End the duopoly

End the political convention as we know it


Political conventions deserve a proper burial, but it’s time to put them to rest. At the end of a badly flawed nominating process, US political parties traditionally hold a largely pointless convention to formally crown their candidate for the November election. As both Democrats and Republicans struggle with how to hold an in-person convention during a brutal pandemic, this year presents a great opportunity for both parties to rethink conventions as part of broader reforms that the country so badly needs.

Historically, party delegates actually made important decisions at conventions — sometimes even in the proverbial smoke-filled rooms — picking their presidential and vice-presidential nominees and drafting a platform. Candidates gave rousing speeches, like FDR’s in 1932, which laid out the New Deal. But in recent decades, they’ve become just TV productions. Actual decisions are made by voters in primaries. The speeches, with few exceptions, are typically little more than vapid cheerleading, and the expense of holding conventions — typically funded by corporate donors — provides an avenue for influence-peddling.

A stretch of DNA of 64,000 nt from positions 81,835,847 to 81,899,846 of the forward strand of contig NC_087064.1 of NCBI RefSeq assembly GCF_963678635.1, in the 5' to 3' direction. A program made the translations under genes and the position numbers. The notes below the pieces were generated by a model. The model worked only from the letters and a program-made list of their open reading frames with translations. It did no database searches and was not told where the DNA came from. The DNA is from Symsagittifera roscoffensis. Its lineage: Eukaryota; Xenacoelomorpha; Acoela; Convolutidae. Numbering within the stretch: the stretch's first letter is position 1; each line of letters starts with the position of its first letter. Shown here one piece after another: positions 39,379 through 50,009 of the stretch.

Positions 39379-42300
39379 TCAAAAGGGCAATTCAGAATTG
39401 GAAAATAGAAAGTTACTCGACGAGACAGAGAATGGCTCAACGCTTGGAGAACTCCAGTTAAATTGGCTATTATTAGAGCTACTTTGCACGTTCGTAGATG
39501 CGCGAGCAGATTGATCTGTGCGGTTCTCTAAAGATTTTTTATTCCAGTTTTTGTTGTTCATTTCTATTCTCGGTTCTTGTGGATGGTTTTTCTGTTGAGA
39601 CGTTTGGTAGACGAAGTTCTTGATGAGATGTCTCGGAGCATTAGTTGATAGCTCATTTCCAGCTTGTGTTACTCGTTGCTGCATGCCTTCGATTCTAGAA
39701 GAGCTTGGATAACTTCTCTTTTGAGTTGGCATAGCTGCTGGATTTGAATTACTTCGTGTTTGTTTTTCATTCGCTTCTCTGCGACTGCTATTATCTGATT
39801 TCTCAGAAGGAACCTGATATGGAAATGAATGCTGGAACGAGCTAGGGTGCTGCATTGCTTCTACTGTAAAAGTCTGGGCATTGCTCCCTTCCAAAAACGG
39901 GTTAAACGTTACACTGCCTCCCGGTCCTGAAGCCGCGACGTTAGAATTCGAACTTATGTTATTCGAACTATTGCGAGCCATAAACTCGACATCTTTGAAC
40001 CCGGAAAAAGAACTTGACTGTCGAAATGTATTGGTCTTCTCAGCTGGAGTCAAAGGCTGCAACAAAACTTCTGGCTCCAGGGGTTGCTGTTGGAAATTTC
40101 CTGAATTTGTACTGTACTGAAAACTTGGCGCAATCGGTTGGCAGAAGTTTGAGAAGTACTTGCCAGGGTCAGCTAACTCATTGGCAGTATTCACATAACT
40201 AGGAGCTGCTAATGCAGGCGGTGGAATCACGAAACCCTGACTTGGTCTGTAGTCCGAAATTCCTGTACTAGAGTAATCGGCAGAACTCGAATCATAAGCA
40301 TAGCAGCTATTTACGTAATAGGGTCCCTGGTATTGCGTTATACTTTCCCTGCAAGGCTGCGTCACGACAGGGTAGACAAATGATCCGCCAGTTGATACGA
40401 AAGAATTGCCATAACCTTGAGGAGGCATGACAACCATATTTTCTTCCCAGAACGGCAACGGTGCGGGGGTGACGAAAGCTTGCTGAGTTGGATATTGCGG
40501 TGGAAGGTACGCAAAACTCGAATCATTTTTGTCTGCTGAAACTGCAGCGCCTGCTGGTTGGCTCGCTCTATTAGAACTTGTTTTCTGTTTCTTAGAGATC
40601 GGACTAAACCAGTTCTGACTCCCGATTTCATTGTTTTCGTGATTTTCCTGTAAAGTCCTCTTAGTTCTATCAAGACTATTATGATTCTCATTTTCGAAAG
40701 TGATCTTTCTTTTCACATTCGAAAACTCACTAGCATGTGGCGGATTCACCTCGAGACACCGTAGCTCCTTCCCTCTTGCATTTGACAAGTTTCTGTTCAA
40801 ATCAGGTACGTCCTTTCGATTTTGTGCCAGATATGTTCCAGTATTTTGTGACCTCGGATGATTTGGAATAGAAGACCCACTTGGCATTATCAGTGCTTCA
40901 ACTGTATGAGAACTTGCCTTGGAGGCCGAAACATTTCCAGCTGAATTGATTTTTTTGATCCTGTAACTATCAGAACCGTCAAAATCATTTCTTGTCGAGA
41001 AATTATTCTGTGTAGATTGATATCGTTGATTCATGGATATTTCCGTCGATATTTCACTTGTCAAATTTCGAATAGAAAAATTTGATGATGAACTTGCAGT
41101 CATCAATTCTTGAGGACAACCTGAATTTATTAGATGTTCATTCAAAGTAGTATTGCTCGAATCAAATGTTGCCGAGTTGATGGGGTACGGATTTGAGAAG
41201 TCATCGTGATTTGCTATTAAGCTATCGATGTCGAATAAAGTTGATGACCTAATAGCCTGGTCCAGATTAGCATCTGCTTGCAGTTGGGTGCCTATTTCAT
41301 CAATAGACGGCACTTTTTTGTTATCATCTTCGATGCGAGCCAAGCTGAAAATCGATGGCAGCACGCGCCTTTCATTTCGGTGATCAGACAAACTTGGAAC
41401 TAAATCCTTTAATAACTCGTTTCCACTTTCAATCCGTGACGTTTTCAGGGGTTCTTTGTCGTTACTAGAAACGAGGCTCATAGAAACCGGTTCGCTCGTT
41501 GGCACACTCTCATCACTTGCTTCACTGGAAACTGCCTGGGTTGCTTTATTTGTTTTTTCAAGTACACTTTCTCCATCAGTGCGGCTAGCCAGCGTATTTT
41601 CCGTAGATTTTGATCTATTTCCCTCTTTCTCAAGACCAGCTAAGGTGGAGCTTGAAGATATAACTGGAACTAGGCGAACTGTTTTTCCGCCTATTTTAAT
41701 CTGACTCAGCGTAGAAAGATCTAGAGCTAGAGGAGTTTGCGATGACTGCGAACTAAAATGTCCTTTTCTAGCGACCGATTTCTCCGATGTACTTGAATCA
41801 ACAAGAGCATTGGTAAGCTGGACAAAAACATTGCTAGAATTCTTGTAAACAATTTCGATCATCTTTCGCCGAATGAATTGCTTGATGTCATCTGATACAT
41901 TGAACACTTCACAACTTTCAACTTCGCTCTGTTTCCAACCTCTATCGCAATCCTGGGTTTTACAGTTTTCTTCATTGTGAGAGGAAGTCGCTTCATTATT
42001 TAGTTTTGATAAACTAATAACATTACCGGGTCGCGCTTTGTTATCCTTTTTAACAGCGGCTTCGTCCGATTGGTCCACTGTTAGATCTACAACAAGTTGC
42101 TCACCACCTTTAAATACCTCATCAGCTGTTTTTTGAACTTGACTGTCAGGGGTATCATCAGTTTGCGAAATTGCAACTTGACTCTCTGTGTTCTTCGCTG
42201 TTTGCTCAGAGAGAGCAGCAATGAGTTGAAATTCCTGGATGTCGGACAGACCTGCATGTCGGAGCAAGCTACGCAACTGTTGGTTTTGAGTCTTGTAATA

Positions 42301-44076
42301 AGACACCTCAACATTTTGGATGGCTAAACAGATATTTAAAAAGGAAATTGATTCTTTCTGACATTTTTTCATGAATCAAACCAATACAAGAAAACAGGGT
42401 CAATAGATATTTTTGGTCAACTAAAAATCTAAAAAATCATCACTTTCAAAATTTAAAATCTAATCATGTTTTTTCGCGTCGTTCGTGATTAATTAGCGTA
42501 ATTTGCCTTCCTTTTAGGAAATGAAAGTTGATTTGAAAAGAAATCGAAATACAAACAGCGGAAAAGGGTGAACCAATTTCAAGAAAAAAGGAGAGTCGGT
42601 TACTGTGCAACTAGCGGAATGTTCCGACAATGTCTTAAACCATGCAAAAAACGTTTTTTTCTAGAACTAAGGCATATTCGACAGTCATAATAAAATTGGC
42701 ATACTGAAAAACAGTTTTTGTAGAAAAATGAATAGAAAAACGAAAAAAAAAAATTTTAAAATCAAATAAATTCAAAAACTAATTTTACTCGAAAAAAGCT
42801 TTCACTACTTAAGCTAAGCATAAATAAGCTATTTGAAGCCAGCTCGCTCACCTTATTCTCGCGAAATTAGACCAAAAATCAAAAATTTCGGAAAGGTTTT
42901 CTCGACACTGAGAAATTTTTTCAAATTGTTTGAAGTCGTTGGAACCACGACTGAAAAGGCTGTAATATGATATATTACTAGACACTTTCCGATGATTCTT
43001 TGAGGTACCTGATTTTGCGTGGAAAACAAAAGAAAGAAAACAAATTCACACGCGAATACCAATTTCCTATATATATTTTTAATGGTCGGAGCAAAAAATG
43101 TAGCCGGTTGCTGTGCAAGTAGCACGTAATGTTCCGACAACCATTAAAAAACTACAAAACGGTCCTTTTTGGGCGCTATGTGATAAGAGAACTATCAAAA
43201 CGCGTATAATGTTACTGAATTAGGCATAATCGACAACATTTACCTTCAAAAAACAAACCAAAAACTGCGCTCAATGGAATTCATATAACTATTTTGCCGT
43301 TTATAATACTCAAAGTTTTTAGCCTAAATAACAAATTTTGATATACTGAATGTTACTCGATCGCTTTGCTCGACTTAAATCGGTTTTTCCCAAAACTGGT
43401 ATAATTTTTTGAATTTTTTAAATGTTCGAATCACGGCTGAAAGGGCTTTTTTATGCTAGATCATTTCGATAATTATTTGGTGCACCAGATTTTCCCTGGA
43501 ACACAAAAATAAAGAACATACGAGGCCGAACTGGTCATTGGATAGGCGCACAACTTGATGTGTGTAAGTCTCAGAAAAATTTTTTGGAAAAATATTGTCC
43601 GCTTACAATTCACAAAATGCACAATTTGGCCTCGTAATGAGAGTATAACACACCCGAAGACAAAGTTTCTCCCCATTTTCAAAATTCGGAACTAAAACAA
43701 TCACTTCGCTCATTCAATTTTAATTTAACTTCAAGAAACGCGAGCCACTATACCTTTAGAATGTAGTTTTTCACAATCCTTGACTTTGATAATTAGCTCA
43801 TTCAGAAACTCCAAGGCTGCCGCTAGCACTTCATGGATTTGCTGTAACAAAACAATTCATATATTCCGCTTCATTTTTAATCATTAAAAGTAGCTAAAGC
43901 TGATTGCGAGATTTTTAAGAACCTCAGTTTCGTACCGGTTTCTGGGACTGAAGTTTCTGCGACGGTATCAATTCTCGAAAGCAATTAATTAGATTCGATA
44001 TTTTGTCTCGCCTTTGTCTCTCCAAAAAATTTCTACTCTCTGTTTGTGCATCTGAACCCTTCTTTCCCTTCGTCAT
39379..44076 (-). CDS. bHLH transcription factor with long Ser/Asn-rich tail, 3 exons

“No business gets done at a national convention that couldn’t be done remotely,” Steve Grossman, a former chairman of the Democratic National Committee told the Globe.

But these vestigial conventions are worse […]

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